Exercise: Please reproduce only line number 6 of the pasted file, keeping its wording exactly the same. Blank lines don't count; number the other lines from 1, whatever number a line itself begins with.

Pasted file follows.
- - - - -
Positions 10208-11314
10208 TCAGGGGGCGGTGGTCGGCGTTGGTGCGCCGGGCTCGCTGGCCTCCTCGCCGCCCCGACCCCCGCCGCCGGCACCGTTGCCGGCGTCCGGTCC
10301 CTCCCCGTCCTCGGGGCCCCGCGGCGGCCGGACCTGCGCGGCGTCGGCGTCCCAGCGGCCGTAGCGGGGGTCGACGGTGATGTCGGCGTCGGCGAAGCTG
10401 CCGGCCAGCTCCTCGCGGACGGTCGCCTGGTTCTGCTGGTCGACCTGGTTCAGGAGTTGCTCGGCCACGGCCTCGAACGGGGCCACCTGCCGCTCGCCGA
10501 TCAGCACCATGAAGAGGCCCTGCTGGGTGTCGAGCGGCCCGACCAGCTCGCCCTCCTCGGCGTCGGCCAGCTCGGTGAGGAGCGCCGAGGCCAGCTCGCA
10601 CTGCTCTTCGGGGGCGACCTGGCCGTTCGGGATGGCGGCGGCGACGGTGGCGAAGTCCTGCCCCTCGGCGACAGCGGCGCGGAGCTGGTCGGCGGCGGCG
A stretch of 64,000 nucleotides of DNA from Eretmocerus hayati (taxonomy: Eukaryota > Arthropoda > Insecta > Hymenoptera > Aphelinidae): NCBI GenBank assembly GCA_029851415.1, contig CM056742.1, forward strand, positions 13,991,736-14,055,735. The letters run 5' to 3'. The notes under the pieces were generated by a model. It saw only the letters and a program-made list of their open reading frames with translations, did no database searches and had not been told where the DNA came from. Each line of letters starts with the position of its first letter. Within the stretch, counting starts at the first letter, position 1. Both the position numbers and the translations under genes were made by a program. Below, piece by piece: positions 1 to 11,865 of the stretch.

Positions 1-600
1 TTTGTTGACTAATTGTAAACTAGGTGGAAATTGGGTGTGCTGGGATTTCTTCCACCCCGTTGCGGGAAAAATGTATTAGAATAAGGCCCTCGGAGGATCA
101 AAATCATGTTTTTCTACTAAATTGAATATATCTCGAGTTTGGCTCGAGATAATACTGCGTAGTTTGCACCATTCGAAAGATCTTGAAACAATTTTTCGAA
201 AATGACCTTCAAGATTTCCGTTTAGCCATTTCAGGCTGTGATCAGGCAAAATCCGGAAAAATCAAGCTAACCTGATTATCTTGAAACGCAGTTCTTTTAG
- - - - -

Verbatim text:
10601 CTGCTCTTCGGGGGCGACCTGGCCGTTCGGGATGGCGGCGGCGACGGTGGCGAAGTCCTGCCCCTCGGCGACAGCGGCGCGGAGCTGGTCGGCGGCGGCG